"It is awful, it's a sad day, I never thought that I would see the day when the U.S. Supreme Court would put a dagger in the heart of the Voting Rights Act of 1965."
-- John Lewis, 1960s civil riights leader and U.S. congressman from Georgia.
It wasn't supposed to me like this. In 1965, John Lewis and a small band of activists who'd been trying, unsuccessfully, to register black citizens to vote in Selma, Alabama, tried to march across the Edmund Pettus Bridge and onto the state capital of Montomery, to demand their rights. They were beaten back by a flying wedge of savage state troopers with clubs in their hands and hatred in their hearts. The next time, they crossed the bridge, kneeled and prayed, and turned around. The third time -- with the protection of the federal government in Washington -- they crossed the Edmund Pettus Bridge and broke into the daylight. They made it to Montgomery, and their spirit marched on to Washington, where the Civil Rights Act was passed and signed into law. Freedom had made it to the other side.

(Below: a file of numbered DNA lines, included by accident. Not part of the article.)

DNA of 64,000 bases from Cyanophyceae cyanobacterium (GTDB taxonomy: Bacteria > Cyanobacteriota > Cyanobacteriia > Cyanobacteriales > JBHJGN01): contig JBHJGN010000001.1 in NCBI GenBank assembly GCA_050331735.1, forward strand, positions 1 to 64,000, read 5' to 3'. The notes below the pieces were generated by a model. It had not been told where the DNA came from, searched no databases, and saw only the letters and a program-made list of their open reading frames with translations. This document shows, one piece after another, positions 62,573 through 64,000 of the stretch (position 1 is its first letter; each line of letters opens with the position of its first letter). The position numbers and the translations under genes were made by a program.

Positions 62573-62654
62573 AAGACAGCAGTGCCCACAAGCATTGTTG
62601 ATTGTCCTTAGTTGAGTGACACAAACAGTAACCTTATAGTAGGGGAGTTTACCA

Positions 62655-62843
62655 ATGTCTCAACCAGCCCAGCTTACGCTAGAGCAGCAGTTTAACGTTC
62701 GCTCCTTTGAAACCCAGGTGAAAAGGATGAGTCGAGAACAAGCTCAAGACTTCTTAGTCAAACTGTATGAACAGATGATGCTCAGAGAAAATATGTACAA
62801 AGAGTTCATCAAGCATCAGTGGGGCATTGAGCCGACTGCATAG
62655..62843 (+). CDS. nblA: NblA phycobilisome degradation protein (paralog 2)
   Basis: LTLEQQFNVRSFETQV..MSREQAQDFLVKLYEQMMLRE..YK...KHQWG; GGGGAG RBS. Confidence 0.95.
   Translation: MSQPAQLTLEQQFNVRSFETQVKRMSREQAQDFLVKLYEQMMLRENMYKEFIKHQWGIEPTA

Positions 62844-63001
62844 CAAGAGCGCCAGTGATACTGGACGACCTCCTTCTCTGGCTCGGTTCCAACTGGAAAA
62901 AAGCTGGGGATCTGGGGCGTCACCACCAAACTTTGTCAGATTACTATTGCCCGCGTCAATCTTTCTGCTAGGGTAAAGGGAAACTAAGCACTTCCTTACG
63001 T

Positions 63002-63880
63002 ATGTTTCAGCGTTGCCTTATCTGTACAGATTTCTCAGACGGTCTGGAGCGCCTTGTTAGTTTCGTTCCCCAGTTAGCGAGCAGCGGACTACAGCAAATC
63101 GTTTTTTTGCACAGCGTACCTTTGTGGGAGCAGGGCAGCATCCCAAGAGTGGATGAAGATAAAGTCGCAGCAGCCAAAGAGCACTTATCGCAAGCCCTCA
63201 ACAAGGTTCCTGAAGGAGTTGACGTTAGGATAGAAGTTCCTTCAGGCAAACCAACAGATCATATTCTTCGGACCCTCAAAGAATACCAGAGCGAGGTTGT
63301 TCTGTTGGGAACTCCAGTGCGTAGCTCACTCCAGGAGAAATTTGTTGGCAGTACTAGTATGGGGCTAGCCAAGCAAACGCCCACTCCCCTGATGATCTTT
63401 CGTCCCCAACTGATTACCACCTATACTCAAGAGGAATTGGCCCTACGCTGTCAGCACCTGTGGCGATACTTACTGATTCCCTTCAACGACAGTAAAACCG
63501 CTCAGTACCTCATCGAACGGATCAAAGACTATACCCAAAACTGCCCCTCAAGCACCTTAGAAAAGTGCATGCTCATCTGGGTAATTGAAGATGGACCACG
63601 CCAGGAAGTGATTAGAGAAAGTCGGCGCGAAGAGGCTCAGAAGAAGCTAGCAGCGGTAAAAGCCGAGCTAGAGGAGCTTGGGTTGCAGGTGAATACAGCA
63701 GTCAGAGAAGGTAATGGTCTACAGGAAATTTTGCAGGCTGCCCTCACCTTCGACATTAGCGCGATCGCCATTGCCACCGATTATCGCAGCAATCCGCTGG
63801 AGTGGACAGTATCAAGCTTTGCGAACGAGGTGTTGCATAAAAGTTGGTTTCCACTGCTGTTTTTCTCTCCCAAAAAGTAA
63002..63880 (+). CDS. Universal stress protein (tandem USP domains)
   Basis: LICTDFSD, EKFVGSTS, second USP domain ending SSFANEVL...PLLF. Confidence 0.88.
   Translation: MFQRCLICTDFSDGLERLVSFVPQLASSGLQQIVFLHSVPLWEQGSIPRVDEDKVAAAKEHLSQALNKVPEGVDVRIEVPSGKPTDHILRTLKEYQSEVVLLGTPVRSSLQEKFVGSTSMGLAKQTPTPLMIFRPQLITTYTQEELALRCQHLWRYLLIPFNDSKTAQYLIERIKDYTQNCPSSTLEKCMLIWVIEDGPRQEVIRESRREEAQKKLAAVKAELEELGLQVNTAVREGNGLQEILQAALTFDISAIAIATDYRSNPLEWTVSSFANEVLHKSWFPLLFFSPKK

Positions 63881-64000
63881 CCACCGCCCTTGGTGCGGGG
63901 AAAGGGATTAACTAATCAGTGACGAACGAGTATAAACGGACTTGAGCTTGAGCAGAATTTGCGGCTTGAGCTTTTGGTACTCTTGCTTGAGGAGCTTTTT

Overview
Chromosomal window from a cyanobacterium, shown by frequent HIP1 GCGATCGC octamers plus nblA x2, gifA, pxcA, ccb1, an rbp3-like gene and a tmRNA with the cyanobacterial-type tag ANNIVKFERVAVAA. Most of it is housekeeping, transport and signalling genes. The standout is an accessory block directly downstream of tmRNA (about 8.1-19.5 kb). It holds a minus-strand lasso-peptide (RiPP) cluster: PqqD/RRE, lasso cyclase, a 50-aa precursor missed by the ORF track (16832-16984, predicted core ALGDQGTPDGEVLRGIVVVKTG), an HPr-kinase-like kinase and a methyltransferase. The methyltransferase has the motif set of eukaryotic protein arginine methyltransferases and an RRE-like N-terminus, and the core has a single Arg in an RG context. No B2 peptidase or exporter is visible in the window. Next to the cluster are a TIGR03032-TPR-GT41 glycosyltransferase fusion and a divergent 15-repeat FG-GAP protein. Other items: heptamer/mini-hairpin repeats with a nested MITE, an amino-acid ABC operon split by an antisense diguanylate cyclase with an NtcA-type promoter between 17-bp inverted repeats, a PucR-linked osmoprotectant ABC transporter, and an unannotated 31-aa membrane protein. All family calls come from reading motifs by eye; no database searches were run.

Made no mistake -- liberty was tossed backwards yet again yesterday. This time it took just five men in their cruel formation; they did not wear hard blue helmets but soft black robes. Their weapon of choice was a laptop -- proving that in the 21st Century, the keyboard can be as mighty as the nightstick, but their hearts were every bit as hard as the thick blue line on the wrong side of the Alabama River.
The U.S. Supreme Court's decision today to gut a key section of the Voting Rights Act was no small matter, not at all. Good men and women who represent struggling communities of color are going to be mapped out of their jobs. Poor people and newcomers to America are going to be denied a chance to vote because they can't produce the right papers. Lines at polling places that ran around the block in 2012 are going to stretch across town in 2016, until the old and infirm cannot take it anymore and go home, unsatisfied and unrepresented. This is not that America that John Lewis got pummeled fighting for in a bus terminal 52 years ago. Yet it the America that five angry men wrought today.
A wedge of unreason, pushing backwards. An Edmund Pettus Bridge too far.